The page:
Scoping review of purchasing arrangements for quality chronic care



Kai Leichsenring


Cassandra Simmons, Mirjam Pot, Klara Lorenz-Dant


As the result of population aging and rising prevalence of chronic diseases, states have faced escalating pressure to reform the delivery and financing of services for treatment of chronic diseases to be more efficient, sustainable and value-driven. The development of organisational structures and financial mechanisms that incentivise stakeholders to positively act have been recognised as key levers for enabling and improving the quality of care. So far, however, evidence on innovative purchasing arrangements (beyond pay-for-performance mechanisms) and their impact on quality of chronic care services is missing.


This project aimed to map evidence of innovative purchasing arrangements beyond pay-for-performance measures that have been used to strengthen service delivery models for people living with chronic diseases through a scoping review, as well to identify the mechanisms through which these purchasing arrangements have impacted the quality of care. More broadly, the scoping review aimed to inform a WHO technical paper that provided guidance to countries on designing and implementing purchasing arrangements for quality chronic care.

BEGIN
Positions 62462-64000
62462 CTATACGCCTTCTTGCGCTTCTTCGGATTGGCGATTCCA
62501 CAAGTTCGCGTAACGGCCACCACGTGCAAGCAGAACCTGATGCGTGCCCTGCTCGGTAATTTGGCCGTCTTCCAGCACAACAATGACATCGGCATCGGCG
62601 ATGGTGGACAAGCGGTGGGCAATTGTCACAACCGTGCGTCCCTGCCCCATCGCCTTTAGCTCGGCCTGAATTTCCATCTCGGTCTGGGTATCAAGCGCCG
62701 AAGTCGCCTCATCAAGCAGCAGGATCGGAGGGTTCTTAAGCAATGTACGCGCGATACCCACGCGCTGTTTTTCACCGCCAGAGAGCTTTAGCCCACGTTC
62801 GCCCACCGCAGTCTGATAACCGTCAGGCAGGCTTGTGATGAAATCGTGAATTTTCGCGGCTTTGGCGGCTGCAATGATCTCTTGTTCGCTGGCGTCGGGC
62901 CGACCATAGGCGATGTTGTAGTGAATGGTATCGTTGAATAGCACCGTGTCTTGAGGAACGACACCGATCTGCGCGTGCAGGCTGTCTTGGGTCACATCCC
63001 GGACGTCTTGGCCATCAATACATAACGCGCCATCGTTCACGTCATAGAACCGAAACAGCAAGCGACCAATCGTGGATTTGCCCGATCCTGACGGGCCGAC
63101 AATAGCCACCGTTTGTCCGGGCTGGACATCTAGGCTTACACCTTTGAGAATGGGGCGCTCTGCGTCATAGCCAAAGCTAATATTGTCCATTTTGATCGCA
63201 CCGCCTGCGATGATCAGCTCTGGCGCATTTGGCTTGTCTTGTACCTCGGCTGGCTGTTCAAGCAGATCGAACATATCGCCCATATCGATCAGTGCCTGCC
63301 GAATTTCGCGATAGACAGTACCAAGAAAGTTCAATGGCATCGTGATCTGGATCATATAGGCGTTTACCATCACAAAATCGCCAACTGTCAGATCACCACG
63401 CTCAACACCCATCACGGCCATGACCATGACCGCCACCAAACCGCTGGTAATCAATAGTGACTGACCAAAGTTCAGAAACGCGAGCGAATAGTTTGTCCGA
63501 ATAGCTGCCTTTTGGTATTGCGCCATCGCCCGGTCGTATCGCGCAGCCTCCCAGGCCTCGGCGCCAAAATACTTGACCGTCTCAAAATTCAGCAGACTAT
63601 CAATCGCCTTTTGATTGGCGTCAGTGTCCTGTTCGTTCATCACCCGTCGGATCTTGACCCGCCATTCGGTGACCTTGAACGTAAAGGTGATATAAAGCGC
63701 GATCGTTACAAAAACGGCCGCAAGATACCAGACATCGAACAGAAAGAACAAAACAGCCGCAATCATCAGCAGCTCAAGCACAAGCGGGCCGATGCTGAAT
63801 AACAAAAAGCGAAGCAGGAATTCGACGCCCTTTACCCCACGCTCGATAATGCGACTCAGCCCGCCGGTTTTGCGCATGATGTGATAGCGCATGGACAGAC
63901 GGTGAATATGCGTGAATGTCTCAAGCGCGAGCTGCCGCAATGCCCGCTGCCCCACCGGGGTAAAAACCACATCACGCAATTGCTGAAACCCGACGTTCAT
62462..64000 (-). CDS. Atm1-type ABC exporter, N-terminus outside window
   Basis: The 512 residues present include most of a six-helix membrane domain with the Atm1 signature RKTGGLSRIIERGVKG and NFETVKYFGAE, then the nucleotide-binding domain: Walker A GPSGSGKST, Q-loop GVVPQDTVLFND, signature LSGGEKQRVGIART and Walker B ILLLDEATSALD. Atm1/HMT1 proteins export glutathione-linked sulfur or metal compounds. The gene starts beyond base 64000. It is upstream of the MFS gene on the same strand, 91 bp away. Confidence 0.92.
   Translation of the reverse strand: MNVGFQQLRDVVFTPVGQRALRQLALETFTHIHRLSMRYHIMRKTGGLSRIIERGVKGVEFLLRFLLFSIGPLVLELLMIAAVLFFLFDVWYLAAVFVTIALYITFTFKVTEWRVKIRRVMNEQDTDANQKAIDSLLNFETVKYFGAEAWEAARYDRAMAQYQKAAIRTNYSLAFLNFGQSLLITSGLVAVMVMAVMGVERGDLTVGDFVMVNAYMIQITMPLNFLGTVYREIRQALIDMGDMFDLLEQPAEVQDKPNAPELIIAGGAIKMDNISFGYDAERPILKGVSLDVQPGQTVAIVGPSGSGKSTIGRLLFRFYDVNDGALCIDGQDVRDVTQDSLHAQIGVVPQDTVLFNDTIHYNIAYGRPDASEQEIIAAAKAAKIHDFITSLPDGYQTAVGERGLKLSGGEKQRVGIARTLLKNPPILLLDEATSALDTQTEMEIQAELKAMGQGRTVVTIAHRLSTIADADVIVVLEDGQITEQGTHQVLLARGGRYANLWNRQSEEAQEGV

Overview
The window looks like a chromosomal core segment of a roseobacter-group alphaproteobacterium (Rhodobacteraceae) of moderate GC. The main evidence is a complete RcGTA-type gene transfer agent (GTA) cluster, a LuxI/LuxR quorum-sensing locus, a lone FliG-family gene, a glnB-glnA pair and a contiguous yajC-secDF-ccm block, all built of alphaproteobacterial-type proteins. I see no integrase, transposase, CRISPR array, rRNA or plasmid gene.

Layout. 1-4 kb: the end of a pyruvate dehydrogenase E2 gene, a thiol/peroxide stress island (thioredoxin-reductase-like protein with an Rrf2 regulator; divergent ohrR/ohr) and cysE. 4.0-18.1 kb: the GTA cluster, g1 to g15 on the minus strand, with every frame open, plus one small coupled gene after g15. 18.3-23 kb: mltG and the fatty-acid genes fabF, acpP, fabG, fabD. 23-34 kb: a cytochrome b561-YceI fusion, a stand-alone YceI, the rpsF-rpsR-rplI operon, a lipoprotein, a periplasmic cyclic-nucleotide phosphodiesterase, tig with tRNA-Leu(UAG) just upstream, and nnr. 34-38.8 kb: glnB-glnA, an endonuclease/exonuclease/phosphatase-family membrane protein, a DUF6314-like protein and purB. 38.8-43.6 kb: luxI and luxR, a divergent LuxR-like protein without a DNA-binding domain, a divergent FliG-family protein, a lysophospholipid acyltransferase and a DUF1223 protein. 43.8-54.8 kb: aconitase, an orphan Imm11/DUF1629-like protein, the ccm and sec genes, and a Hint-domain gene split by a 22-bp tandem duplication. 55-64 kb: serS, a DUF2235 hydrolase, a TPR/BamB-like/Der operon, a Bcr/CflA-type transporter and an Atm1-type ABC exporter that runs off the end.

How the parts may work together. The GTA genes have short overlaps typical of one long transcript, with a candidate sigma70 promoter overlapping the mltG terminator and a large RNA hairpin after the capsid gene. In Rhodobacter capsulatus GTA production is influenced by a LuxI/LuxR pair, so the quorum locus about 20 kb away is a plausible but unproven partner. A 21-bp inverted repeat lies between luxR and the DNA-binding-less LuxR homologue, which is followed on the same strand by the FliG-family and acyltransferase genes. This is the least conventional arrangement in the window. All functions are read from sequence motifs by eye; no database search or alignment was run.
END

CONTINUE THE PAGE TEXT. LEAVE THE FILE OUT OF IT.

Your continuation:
A scoping review of academic and grey literature on innovative purchasing arrangements (excluding pay-for-performance schemes) and their impact on the quality of chronic care was carried out.


  1. Development of the research protocol
  2. Conducting systematic search
  3. Title & abstract screening, followed by full-text review and data extraction
  4. Analysis of results
  5. Presentation of results through a report, policy brief and academic article

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